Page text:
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Canadians To Be Recognized For Valour

Posted on Sunday, September 08 at 16:16 by Royalhighlander

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PTE. SCOTT LeBLANC'S machine gun jackhammered against his shoulder as he fired at the Croatian troops dug in 150 metres away. Grenades exploded around him; bullets and orange tracer-fire screamed through the smoky air. The Croatians hammered the Canadians for 15 hours straight -- thinking the 30 soldiers from the Princess Patricia's Canadian Light Infantry would buckle and run like other UN peacekeepers had often done. But the Canadians, members of one of three platoons making up the Patricia's Charlie Company, held their ground. "They're trying to flank us," LeBlanc's section leader barked, sending a jolt of adrenalin through LeBlanc's exhausted body. Standing halfway out of his trench, the 19-year-old reservist swung his gun around and opened fire on the Croatians. "We could see muzzle flashes and threw everything we had at them," recalls LeBlanc, now a 28-year-old lieutenant who has just returned from Afghanistan. "After that, everything got real quiet."

The fierce battle took place in September, 1993, about a year and a half after Canadian peacekeepers had first arrived in the former Yugoslavia. Vicious fighting and appalling acts of ethnic cleansing made their task of disarming and separating the various combatants nearly impossible. Especially volatile was one mountainous region of Croatia called Vojna Krajina, or Military Frontier, home to an isolated pocket of some 500,000 Serbs. Fiercely nationalistic, the Krajina Serbs began to drive out Croats. But on Sept. 9, Croatian Commander Rahim Ademi launched an attack to capture an area of Serb-controlled territory in Krajina called the Medak Pocket. The UN, fearing that 400 Serbs living in four unprotected villages in the area were at risk of being slaughtered by Croatian troops, ordered the Patricia's into the area -- and into the biggest firefight Canadian forces had been involved in since Korea.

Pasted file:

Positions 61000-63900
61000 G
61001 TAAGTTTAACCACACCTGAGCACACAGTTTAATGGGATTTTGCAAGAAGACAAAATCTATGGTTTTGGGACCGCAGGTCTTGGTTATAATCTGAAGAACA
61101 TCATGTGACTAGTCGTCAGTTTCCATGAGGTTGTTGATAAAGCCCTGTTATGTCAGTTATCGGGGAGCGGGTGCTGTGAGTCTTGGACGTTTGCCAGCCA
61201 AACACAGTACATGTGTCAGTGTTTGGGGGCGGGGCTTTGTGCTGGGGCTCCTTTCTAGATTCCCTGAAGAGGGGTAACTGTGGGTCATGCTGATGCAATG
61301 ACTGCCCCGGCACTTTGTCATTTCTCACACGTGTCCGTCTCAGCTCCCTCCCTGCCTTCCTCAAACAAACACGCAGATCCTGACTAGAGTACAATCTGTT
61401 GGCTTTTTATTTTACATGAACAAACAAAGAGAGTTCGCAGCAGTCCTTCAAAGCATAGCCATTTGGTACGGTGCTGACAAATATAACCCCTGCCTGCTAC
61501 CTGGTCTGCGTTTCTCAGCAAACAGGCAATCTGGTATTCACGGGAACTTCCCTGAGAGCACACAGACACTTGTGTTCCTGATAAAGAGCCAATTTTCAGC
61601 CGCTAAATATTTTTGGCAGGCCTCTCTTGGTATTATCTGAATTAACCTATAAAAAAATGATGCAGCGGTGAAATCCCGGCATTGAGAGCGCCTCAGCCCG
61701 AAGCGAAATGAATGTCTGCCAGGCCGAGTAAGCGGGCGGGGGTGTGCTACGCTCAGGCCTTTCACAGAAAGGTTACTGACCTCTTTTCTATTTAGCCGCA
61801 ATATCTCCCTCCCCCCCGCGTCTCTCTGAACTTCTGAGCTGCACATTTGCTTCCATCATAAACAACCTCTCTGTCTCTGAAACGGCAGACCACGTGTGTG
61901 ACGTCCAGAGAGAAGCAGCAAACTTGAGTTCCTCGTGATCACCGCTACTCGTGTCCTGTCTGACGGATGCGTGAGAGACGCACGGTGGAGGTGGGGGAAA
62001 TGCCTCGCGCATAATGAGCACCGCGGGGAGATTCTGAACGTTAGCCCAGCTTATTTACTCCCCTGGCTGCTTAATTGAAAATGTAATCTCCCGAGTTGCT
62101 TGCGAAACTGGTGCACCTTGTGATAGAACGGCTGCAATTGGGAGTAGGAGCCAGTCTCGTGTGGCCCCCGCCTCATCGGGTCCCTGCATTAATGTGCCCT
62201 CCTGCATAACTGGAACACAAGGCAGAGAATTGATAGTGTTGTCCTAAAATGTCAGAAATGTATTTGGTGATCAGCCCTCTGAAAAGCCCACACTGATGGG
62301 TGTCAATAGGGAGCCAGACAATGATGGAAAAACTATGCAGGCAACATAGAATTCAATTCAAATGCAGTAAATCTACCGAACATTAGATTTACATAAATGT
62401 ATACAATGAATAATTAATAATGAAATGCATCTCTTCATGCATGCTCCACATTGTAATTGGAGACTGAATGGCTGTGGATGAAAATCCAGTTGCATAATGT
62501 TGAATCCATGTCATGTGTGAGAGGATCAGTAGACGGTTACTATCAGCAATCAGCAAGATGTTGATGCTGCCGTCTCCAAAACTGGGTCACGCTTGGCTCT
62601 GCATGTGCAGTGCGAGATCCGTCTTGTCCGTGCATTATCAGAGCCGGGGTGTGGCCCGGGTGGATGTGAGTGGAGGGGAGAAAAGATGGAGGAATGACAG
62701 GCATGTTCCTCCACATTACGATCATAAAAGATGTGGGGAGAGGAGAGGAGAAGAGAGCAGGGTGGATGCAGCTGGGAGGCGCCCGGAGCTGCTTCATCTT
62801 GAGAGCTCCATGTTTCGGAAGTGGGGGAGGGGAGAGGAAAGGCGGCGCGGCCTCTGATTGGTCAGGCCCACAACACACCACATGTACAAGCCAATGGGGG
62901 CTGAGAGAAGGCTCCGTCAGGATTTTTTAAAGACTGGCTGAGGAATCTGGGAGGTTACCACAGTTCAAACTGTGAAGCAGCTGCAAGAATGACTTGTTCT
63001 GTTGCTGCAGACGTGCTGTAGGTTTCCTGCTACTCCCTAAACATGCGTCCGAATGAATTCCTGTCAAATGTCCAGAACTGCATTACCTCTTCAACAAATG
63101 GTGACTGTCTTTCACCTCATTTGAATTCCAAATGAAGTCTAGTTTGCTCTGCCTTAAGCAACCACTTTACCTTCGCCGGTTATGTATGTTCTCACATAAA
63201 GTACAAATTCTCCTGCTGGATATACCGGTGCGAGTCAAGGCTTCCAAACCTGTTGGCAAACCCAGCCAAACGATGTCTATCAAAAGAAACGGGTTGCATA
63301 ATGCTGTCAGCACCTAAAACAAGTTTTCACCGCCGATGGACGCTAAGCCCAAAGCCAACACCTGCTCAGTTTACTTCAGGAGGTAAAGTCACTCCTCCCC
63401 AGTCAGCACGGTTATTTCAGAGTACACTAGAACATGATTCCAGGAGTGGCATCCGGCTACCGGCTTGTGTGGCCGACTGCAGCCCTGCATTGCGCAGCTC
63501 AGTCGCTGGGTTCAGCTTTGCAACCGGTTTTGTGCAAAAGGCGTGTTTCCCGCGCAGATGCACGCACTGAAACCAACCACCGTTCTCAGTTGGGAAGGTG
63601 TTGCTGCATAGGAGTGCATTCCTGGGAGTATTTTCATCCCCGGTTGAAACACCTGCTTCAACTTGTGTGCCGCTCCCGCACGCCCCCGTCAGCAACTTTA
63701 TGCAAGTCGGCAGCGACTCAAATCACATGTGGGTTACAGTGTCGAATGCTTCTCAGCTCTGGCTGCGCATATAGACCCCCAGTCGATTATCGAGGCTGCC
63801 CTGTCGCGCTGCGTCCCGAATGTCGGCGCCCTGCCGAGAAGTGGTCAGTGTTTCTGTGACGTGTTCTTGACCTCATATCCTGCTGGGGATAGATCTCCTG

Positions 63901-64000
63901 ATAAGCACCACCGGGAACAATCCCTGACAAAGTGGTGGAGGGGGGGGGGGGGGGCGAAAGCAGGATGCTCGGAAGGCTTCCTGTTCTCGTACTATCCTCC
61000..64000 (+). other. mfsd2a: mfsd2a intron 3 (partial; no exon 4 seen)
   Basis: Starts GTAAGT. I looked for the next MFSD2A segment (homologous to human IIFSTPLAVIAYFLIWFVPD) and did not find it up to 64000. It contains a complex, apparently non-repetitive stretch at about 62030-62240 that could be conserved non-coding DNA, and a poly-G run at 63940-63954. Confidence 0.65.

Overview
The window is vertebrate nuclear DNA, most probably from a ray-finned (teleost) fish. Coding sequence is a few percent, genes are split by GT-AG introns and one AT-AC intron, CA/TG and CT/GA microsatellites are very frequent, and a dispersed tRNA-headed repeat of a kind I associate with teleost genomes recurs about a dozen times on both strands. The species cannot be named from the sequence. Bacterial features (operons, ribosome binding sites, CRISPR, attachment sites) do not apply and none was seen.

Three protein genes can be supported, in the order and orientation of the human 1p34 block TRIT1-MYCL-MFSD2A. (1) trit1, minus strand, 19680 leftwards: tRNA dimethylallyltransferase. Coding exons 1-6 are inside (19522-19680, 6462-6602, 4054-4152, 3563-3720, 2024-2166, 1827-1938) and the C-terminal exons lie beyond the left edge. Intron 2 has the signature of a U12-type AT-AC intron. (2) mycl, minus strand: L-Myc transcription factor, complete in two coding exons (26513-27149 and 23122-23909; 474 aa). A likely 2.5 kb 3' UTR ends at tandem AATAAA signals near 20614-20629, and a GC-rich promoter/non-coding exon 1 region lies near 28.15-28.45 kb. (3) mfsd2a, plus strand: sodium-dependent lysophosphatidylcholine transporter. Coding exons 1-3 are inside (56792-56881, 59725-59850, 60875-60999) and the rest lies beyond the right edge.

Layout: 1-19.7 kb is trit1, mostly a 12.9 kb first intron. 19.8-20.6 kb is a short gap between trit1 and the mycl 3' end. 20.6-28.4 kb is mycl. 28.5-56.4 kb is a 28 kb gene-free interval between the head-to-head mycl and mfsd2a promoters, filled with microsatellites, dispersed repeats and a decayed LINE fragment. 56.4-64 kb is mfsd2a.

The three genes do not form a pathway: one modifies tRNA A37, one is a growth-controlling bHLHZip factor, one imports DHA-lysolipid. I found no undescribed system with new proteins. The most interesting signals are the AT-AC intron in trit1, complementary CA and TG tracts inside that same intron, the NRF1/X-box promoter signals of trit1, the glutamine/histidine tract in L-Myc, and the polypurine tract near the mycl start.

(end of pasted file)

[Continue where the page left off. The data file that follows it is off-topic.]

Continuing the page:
Five months into a six-month tour of duty, the Canadians were led by Lt.-Col. James Calvin, 41. The 875-man battle group was a patchwork of regular and reserve soldiers. In fact, 70 per cent of the front line soldiers were reservists -- a makeup that, Calvin says, could prove dangerous in a war zone. "Reservists are just as long on valour and courage," the now-retired Calvin told Maclean's from his home on Wolfe Island, Ont., near Kingston. "But you can't expect one to do the same things you expect from a regular soldier."

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